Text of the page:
Why laboratory measurements matter.
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  1. #1
    Member Hans Moleman's Avatar
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    Why laboratory measurements matter.

    This is in response to comments in the "Omega X-33 Cal. 1666D TC Movement Accuracy Tracking" - thread.

    Why are these tests at one temperature important?
    I don't want to keep my watch at one temperature in real life, so why bother?

    If you know how well the watch performs at one temperature, you can see how it performs at another. You can compare performances at different temperatures. You measure the effectiveness of the thermo compensation.

    The effectiveness of the thermo-compensation is what we're really after. A well performing thermo compensation makes for an accurate watch 'in real life'.

    It is terribly involved to set up a rig to keep the temperature constant. And it takes forever to take measurements. It may not be your thing after just buying a new watch.

    May be later, when you're scratching your head about why your watch did so well this year, and so badly last.
    Last edited by Hans Moleman; May 6th, 2019 at 22:46.

  2. #2
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    Re: Why laboratory measurements matter.

    I have no idea what comment you're responding to. Literally no one questioned if measurements at one temperature are important. More importantly measurements at one temperature are no more important than measurements taken at multiple temperatures in determining how effective the TC employed by a watch.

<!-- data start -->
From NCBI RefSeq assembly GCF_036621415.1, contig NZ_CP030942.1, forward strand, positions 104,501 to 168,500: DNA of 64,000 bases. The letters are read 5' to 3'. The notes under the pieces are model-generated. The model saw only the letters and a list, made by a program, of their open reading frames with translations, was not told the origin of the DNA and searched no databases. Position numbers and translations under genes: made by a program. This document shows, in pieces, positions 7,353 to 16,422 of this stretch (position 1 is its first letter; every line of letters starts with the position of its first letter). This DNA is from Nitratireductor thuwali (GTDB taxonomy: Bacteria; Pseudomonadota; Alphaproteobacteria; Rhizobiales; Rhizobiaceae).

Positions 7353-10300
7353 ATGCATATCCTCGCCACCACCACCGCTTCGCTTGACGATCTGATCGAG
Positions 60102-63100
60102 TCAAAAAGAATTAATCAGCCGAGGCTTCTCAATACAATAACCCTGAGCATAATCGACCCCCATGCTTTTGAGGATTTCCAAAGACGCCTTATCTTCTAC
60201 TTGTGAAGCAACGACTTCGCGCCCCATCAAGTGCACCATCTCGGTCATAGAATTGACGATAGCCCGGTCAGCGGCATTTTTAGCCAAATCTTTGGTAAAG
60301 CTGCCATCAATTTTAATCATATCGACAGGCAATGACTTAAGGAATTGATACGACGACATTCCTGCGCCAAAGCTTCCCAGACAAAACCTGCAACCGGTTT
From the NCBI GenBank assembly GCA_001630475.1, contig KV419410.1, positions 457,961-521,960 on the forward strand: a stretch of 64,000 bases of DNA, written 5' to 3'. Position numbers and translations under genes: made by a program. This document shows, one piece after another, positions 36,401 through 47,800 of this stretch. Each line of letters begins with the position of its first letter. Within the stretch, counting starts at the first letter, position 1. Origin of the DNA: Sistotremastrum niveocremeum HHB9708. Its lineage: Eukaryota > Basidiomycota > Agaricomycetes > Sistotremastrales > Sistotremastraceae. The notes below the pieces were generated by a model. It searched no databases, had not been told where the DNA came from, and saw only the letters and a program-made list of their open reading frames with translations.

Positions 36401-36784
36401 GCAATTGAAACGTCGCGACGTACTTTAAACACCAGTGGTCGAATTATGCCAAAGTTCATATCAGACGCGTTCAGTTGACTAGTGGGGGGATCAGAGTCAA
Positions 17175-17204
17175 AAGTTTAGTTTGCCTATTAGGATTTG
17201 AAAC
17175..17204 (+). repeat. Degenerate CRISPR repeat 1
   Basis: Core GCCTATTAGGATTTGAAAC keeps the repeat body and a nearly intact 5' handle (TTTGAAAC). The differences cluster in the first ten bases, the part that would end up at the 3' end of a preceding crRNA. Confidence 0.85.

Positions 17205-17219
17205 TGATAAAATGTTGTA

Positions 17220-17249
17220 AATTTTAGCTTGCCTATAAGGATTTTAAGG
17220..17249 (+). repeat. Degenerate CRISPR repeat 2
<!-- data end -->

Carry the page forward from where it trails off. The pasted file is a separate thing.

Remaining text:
The question you should ask your self and the one that any scientist asks the minute they make a hypothesis and design an experiment is how much data do they need to answer the hypothesis, and how and when do you issue your results and conclusions. Essentially when do you pull the plug on collecting data in the same manner, and use the data you have to reduce your sampling and confirm your conclusions.

    It doesn't necessarily take a long time or bucket loads of data to determine how well a watch or any product can perform, if it did than products would take forever to reach the market. There is a segment of established statistics devoted to sample size, and testing frequency designed to minimize the testing time and data required to answer with high probability how a product is performing now and will in the future. For a quartz watch COSC can do the job in 13 days, and I haven't heard any complaints on Breitlings meeting and exceeding COSC specs.

    So getting back to Gaijin's thread, based on his last 40 weeks of data, next weeks data (assuming the same design) for the spy result will be, the average of the prevoius 40 weeks plus or minus 2 times the standard deviation of the previous results. If that's not the result, than his previous data is meaningless, or something is wrong with his watch, measuements, or temperature.

    So Hans, are you saying its time to move onto other temperatures now that you have one temp defined and answer those TC questions, or are you saying something else.

    Might add I don't think anyone is scratching their head on how their normally operating HAQ watches are performing year to year, they don't vary that much. The Certina's, Bulova's, Breitling's, GS's, Citizen's, and Gaiijin's Omega all perform pretty much the same year to year based on bucket loads of data here on this forum.

  3. #3
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    Re: Why laboratory measurements matter.

    Note that I lost yearly summaries, for the last ~10 years.

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